On the shortest day of the year, a sunny day sandwiched between rainy ones enticed me out of the house. In spite of the arthritis pain gnawing my left hip, I decided to go to the Berkeley Marina for a few power laps around Cesar Chavez Park. With each step the joint grated like metal on metal, but I was determined to overwhelm it with exercise.
I found out this was possible on a warm day last August. I was brisk-walking around the park path when suddenly my body said, “Go ahead, run.”
Without thinking, I did. Suddenly, all pain switched off as if Dorothy had taken the oil can to the tin man. I was fluid, my stretched shadow looking long and lean as I passed a licorice-scented stand of wild fennel on the left, glittering San Francisco Bay on the right.
From then on, the daily “runs” became an instant priority. When rainy season arrived, the pain-free moments didn’t materialize as often in the cold and damp. But still I chased them around the perimeter of the park as the gray clouds punched in, threatening the next outburst.
On winter solstice morning I saw a man I knew by his white soft-brim hat. I had noticed him on other days, scanning the ground closely, walking loosely as if he were making rounds. He was walking toward me, trying to catch my eye. He wanted to tell me something.
He was pointing toward the strip of dirt between the path and the flickering water. “Look!” he said pointing. I bent down and squinted, but saw nothing remarkable. I looked at him questioningly. “See? There!” he said. I looked again, hard. A small neat shape seemed to materialize as I watched. “It’s a Burrowing Owl!” he said.
The creature then came into sharp focus. It blended so successfully with its surroundings that, had it not been pointed out to me, I would have seen it only as shadows and light. With its alternating brown and cream rows of feathers, the owl sat in the entrance to its burrow blinking in the pale winter sun. I marveled at how kempt it was even though it had just emerged from a dugout of dirt. The owl looked dapper in its impeccable herringbone jacket.
Its head rotated 180 degrees scanning the horizon like a small lighthouse then focused calmly back upon me. I stood there for as long as I could, waiting to be released from its frank stare. I didn’t want to turn my back, didn’t want to be rude.
The man in the white hat said, “I know it’s going to be a good day when I see this owl! It gives me hope!” Indeed, there was hope in the presence of this rare wild creature observing us from the edge of all this human activity.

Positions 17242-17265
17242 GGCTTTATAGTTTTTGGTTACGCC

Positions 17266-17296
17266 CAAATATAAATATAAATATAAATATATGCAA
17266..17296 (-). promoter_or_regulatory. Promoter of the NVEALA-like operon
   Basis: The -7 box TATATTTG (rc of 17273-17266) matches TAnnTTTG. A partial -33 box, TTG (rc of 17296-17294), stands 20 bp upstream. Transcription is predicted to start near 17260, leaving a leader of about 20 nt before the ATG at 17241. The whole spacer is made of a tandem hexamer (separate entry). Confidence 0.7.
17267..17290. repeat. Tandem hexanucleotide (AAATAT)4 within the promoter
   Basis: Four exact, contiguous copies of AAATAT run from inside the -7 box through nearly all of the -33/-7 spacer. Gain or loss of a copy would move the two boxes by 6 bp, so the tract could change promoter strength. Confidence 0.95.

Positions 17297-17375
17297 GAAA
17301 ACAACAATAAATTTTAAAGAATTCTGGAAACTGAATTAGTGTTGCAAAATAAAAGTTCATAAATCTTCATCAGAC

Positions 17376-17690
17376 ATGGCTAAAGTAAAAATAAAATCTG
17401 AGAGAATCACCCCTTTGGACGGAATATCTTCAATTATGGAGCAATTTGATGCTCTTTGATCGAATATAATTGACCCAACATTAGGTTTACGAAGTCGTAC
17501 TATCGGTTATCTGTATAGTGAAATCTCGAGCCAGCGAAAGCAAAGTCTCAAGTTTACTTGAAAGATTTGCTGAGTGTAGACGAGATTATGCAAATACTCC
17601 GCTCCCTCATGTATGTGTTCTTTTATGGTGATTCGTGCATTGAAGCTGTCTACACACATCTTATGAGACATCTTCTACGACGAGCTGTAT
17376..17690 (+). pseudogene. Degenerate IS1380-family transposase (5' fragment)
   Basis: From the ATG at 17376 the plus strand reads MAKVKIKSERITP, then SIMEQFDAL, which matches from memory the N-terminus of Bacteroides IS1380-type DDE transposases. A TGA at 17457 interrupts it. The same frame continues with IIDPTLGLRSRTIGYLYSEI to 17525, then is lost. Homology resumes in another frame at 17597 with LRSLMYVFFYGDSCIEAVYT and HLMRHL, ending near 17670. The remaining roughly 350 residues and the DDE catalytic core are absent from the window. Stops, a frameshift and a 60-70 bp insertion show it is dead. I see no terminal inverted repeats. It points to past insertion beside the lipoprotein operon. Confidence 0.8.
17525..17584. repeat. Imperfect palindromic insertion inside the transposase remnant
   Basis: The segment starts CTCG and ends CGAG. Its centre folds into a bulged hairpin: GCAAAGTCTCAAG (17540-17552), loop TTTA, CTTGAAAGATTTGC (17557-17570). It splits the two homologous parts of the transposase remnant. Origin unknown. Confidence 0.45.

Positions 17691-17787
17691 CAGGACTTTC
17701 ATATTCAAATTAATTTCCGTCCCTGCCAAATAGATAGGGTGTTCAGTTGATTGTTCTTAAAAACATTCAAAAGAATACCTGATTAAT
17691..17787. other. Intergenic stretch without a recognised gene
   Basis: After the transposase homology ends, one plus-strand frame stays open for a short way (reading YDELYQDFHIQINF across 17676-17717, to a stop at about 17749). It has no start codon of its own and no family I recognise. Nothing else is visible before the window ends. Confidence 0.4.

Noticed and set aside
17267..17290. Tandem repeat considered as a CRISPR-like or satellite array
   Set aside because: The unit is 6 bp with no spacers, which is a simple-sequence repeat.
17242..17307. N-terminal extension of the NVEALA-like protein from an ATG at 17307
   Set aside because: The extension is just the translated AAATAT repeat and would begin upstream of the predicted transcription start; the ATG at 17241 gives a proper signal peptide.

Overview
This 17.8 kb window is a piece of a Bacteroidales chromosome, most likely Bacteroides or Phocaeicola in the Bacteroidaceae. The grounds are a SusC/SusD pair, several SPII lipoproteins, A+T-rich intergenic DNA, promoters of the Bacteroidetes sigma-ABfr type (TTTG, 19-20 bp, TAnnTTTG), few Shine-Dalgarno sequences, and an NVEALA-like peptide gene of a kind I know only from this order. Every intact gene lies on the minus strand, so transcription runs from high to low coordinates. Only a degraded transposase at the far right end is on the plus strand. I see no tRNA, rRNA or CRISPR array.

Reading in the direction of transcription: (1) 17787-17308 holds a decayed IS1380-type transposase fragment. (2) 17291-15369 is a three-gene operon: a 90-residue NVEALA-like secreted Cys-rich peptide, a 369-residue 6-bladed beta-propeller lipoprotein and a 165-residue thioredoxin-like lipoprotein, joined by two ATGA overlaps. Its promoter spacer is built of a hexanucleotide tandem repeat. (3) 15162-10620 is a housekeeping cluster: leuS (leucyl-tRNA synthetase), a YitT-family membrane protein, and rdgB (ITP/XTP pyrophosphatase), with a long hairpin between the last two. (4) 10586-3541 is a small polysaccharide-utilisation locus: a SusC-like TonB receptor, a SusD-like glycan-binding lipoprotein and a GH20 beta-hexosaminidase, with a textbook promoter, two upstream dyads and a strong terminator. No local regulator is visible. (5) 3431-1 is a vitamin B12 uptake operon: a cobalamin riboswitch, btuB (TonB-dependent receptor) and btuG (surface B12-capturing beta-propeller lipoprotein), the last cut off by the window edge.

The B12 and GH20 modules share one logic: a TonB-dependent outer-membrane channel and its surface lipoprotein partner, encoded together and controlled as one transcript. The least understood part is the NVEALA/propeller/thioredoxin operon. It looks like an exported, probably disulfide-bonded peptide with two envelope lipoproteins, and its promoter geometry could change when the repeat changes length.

The next Saturday I took my husband David, a beginning birder, to see the owl. We walked slowly, scanning the ground for its elusive shape. We finally spotted him, sunning on his front porch. We stood at a respectful distance. Though we were only about five feet away, David tipped his binoculars to his eyes.
Some children came rollicking through, veering off the path between the owl and us. David tried to quiet them by corralling their attention, “Look!” he shouted, pointing. “A Burrowing Owl!” The children paused briefly before resuming their shrieking and tumbling. A small group of adults collected as David continued to aim his binoculars and point. I felt myself growing angry. “What a treat!” someone in the small crowd shouted. A dog barked. The owl’s head pivoted rapidly as it stood its ground.
“Let's go. He looks frightened," I said as I pulled David and his binoculars away hoping the crowd might then disperse. I huffed off ahead of him, my anger masking the knowledge that I might have betrayed the owl and exposed it to danger. After that I looked in vain for the owl each time I went to the Marina. Finally, I stopped expecting to see him. I hoped he had simply vacated to more private digs. I tried not to imagine that an unleashed dog might have found him.
According to “A Field Guide to Owls of California and the West” though not yet on the endangered species list, the Burrowing Owl’s grassland habitat has been shrunk by industrial agriculture and 75 percent of its population now lives in two percent of its range. Its numbers have declined by half since the 1940s due to the increased land-use and hunting by dogs and coyotes. Fortunately, the Burrowing Owl is reported to adapt well to human-engineered landscapes with strips of land between water and open grassland. Apparently, they appreciate environments like the Marina’s Cesar Chavez Park where they have protection from predators and machinery. As an added bonus, throngs of resident California Ground Squirrels contribute an abundance of burrows in move-in condition and an unlimited food supply.
The rainy season seems to be tapering off, and I am again able to go to the Marina almost daily. Today, I notice a new shape in a tumble of rocks on the bank of the inlet that faces the UC Berkeley Campanile, I-80 and Target. On closer inspection, I see it is the Burrowing Owl. It looks smaller than I remember, perhaps because it is perched inside a screen of freshly bloomed branches like a demure Geisha looking out to sea. Relieved and overjoyed, I continue along the path. Then I see the larger owl, very close to where we were originally introduced last December. The smaller one inside the cascade of blossoms must be a female, I realize. Perhaps they are a pair.
The pain in my hip suddenly releases as I jog past the fog-smudged backdrop of the Golden Gate Bridge and the city across the bay. Today is a Two-Owl Day. It is an auspicious sign.